We are spending money on programs chosen more for their economic benefit to certain supportive Congressional districts (and some Democrats do not get a pass on this) or to garner contributions from defense industry funded PACS than intelligently derived analysis of 21st century defense needs.

We are buying weapons to fight a war based on large-scale operations rather than asymmetric insurgency type operations which are the nature of warfare since 1945.  While China, Russia, and other countries focus on weapons designed to mitigate our overwhelming force superiority with hypersonic long-range missiles or other effective weapons difficult to counteract, we prepare for the pitched battles of WWII which no one fights anymore.

One might argue, as many military experts do, that our reliance on overwhelming force against any hostile action, i.e. multiple five-hundred pound bomb strikes against a single sniper, and the unavoidable collateral damage, creates more hostility and resistance to our expressed purpose for being there.

In other words, the military weaponry we buy fails to serve the purpose. We protect American lives in the short run, yet doom them to remain on the ground in harm’s way because we create more enemies than we kill. It becomes a self-fulfilling prophecy. Doubt this? We’ve been fighting wars in Afghanistan and Iraq for almost 20-years.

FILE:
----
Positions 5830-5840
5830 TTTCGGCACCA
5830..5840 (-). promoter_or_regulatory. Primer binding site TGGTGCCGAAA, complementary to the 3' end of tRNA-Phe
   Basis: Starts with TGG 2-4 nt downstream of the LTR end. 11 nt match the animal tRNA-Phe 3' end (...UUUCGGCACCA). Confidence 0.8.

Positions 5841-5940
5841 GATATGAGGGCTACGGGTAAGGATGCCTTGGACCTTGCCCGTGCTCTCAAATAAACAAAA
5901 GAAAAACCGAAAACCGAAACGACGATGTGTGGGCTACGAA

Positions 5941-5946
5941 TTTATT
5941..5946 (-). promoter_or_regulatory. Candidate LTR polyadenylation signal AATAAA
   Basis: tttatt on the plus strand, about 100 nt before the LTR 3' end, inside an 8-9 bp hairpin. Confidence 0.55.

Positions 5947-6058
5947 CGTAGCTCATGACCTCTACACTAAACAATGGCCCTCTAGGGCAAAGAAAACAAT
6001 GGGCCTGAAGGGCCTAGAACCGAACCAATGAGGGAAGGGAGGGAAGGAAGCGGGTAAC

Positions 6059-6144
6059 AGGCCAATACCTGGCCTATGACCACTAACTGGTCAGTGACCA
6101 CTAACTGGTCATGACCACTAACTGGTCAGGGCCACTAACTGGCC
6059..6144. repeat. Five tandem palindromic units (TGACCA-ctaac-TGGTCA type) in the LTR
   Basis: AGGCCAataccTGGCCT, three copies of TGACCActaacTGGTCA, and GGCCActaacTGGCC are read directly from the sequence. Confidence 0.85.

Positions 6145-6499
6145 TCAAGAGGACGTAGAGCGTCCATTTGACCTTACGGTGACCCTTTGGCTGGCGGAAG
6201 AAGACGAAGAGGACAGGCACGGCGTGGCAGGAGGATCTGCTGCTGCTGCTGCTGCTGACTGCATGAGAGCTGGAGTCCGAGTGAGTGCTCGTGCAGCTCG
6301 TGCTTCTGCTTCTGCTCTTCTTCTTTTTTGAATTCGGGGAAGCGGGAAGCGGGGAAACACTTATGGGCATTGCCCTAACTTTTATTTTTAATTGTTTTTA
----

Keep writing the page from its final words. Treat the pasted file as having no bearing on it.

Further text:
China has the additional foresight (another missing asset of this President) to invest in world-wide infrastructure to gain influence while we bog ourselves down in these endless sectarian wars at the cost of American lives and loss of respect for American policy.

 “In the twenty-first century, the military costs over $700 billion a year, and its budget is 3 to 4 percent of the United States’ gross domestic product (GDP). By way of comparison, the budget for the National Cancer Institute is only about $5 billion per year, when over 609,000 people in the United States die from cancer each year.”

Tim Bakker “The Cost of Loyalty: Dishonesty, Hubris, and Failure in the U.S. Military.”

And the deficit, the one that Mr. Trump claimed he would eliminate, grows exponentially with each passing moment. (https://www.washingtonpost.com/news/fact-checker/wp/2016/04/02/trumps-nonsensical-claim-he-can-eliminate-19-trillion-in-debt-in-eight-years/)

These things present complex and dangerous challenges to this country.

Mr. Trump, as he is wont to repeat ad nauseam, claims he is solely responsible for the economic “turnaround.” He claims the rise of the stock market is his accomplishment and his alone.